You receive a dispatch call to check the welfare of an 86 year old Caucasian male. The reporting party is one of the man’s daughters, Judy, who lives out of state. She has been unable to contact her father Thomas Clark; he has not returned calls or sent her his weekly letters. Judy informs you that Clark’s wife died in hospice five months ago. Clark has congestive heart failure and diabetes. Judy has already contacted his physician and learned that he did not keep a medical appointment scheduled for two days ago. She also reports that her father has not shown signs of dementia, but in the past he has stated “I am no good to anyone any more, everyone would be better off if I was dead”. Judy also informs you that Clark was in the military and has several firearms that he keeps locked in a gun safe.
You request a second unit. When you arrive at the upscale residence you see that the yard is in total disarray. There is at least a week’s worth of newspapers in the driveway. It doesn’t appear that Clark has driven his ’05 Cadillac in a very long time. The mailbox is overflowing. It is dusk but there are no lights on in the residence. Clark comes to the door, still wearing his pajamas. His hygiene is poor, he is malodorous, and he hasn’t shaved in sometime. Clark takes note that you are appraising him, and tells you he was just headed to the shower. You ask him if you can come in, he reluctantly lets you. The home is certainly not tidy, but it is reasonably clean. Clark asks you why you are there, you explain, and he tells you that “Judy is a worry wart”. He admits to being down after the loss of his wife, but insists he is not suicidal. You notice a pistol on the coffee table and ask him about it. He tells you it is for protection; that there has been a rash of home robberies in the neighborhood. You know that is not true. He does have prescription bottles, financial folders and a glucometer on the table. He shows you his kitchen. He does have electricity and the water runs. There are dishes in the sink; there is food and insulin in the refrigerator. There a number of empty beer cans in a recyclable bin. He warms up to you a little and states it would be fine if someone followed-up with him. He agrees to go back to his physician and to call Judy. He also agrees to put his firearm back in the safe. You have one of those “hinky” feelings, but there is nothing else you can do for Clark now. You call Judy and describe the situation; you encourage her to involve the family. You make the appropriate referrals when you get back to the station.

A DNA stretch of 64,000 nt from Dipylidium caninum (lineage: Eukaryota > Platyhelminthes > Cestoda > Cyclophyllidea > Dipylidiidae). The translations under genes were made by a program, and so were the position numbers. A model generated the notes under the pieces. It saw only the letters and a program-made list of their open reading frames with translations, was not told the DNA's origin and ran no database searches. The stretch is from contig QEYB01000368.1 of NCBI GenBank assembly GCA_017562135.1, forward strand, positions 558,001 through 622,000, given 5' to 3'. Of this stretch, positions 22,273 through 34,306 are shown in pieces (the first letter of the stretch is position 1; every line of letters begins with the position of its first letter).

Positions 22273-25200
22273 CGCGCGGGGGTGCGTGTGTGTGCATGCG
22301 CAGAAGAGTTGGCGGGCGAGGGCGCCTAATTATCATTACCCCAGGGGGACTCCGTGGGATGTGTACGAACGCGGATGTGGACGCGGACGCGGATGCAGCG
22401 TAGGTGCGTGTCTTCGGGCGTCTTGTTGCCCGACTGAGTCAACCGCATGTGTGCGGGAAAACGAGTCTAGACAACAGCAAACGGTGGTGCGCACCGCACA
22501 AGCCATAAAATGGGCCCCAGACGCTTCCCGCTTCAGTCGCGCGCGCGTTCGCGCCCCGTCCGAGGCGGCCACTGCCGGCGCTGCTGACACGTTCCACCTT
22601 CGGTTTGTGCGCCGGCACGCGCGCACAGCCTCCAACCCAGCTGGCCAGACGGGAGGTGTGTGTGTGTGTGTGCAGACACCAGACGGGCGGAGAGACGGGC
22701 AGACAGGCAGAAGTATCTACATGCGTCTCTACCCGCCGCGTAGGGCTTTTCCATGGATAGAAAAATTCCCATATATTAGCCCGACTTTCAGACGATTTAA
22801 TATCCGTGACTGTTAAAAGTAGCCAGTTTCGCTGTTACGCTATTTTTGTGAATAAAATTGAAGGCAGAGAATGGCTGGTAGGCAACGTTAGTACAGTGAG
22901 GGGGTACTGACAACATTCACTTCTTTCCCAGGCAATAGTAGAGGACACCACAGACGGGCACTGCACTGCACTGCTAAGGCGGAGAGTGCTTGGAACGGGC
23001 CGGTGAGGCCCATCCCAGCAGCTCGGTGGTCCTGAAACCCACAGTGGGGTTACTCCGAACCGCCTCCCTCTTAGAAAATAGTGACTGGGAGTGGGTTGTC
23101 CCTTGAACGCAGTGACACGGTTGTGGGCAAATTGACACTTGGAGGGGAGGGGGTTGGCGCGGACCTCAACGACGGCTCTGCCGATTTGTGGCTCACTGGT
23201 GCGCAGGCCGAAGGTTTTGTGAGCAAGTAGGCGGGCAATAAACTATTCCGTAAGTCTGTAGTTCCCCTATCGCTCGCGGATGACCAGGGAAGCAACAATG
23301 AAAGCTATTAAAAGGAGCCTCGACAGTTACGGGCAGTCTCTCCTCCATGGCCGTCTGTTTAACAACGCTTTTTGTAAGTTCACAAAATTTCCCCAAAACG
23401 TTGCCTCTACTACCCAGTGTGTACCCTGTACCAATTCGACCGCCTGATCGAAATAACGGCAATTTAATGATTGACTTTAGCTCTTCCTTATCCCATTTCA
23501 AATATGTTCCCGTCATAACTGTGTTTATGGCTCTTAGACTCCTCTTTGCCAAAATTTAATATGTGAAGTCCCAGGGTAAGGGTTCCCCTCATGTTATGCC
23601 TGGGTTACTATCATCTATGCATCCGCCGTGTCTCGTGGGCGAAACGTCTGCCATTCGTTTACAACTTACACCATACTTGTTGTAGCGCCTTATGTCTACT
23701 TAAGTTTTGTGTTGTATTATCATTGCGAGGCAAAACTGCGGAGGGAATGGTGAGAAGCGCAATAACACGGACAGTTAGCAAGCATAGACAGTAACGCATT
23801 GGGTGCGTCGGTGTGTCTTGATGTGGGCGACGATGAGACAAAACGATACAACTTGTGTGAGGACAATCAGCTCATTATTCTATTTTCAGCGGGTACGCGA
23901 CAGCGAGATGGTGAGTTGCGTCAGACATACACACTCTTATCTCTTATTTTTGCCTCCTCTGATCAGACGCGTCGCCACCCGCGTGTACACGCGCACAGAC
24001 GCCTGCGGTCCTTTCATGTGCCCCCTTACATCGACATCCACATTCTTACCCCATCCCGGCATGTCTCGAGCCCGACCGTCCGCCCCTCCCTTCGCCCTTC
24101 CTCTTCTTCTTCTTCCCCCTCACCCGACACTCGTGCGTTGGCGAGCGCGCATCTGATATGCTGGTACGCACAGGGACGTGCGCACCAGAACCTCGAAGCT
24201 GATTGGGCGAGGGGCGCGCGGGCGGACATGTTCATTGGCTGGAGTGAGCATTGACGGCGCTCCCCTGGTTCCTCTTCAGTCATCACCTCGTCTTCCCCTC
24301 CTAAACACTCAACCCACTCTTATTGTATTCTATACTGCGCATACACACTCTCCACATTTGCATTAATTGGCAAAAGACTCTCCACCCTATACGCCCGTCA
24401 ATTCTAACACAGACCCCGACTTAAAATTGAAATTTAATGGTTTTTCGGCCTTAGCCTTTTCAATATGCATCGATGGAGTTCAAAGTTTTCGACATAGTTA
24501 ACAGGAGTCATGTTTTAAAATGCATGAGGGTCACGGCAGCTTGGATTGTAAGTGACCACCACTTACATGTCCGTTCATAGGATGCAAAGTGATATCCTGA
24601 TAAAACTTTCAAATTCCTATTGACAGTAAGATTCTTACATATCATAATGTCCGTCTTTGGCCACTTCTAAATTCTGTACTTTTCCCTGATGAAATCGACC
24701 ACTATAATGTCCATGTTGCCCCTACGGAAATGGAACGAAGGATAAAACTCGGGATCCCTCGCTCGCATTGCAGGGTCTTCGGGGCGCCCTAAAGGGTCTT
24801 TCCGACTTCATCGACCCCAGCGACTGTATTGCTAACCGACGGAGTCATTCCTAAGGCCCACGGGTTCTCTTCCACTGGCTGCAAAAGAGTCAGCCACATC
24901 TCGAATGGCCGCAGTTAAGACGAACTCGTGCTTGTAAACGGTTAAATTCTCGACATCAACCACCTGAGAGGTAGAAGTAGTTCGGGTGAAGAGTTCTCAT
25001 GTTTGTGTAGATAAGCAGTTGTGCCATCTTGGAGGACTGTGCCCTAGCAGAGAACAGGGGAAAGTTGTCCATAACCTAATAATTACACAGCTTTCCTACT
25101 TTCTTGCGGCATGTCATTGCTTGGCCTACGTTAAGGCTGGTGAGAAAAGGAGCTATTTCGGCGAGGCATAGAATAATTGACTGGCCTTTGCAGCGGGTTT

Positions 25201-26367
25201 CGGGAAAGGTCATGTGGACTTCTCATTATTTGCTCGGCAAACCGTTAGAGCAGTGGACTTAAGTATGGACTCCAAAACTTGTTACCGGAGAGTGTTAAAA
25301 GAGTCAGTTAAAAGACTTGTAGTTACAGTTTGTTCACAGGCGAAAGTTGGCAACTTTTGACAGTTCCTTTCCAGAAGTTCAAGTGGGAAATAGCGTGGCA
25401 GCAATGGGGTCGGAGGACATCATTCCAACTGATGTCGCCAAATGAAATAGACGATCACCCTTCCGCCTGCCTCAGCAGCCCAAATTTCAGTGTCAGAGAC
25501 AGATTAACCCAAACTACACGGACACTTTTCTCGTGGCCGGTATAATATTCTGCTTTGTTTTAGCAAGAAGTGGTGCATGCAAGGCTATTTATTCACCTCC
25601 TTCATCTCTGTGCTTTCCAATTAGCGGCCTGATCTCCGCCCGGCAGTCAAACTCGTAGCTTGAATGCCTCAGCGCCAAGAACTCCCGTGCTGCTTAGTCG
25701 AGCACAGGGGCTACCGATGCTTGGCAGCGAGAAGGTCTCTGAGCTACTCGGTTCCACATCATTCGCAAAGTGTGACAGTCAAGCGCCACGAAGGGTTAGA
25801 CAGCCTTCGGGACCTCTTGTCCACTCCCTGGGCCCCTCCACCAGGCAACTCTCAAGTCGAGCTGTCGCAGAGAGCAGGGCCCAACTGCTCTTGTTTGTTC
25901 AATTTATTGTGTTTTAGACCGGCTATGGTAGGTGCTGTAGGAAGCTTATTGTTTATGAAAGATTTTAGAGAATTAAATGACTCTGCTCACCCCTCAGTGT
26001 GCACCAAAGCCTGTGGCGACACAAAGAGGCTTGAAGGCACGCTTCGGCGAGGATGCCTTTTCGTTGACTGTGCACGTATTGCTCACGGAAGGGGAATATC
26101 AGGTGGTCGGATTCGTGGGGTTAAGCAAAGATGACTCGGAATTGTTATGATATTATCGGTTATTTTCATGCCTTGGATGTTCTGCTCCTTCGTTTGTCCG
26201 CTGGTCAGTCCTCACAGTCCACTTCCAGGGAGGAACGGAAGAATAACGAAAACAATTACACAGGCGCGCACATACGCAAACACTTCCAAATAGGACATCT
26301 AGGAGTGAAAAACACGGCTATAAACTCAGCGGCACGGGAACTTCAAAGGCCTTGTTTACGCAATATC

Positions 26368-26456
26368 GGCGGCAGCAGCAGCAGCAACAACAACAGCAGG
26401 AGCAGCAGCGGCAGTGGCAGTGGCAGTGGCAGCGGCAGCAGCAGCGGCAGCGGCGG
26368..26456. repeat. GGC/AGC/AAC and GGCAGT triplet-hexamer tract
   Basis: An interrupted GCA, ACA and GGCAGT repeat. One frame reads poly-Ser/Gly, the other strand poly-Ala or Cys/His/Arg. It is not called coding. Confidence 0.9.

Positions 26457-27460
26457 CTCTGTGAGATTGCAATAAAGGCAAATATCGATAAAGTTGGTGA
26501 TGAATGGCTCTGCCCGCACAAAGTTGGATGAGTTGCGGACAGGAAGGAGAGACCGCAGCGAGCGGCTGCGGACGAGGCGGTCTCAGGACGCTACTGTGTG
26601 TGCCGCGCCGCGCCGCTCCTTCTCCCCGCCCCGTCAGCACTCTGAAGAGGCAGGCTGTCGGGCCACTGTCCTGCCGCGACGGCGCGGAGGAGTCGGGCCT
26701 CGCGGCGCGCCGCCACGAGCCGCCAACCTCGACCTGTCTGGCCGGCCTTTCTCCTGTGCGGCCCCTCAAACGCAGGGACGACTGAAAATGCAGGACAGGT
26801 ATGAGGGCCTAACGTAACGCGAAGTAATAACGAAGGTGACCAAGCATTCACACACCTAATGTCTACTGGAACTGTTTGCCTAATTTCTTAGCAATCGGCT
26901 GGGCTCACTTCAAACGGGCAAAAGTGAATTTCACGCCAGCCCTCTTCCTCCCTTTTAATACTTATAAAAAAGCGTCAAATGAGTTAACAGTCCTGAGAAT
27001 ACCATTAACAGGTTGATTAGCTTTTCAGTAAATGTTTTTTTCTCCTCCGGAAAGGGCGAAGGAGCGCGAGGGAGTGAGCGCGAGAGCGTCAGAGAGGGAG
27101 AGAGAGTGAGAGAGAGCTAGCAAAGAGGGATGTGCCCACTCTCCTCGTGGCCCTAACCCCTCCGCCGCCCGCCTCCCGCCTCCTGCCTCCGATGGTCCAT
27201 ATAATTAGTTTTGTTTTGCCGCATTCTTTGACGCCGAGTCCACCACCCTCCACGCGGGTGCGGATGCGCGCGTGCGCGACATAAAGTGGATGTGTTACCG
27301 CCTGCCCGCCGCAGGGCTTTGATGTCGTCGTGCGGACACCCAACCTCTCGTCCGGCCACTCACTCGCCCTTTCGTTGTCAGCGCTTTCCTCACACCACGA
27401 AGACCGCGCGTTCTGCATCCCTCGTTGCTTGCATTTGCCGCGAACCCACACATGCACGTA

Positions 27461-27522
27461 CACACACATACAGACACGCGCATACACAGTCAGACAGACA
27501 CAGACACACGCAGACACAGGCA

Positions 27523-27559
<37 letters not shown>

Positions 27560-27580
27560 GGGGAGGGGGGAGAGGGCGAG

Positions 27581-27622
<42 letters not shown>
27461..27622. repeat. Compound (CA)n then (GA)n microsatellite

You learn that Clark died of a self-inflicted gunshot wound to the head two days later. You take that a little hard; no suicide is easy to deal with but you had gotten to know the victim. You did everything right, or did you?
Someone age 65 or over completes suicide every 90 minutes; an average of sixteen deaths a day. Elders account for 20% of all suicides; but they comprise only 12% of the population. White males over age 85 are at the highest risk; they complete suicide at approximately six times the national average. The rates are probably much higher than that, it is estimated that elderly suicide may be under reported by at least 40%. These so called “silent suicides” include deaths by medical noncompliance/overdoses, self-starvation or dehydration, and supposed accidents.
The elderly complete suicide one out of every four attempts; compared to one out of sixteen in younger adults. The reason for this discrepancy is that the elderly use more deadly means when attempting suicide using guns and hanging.
More Staggering Statistics: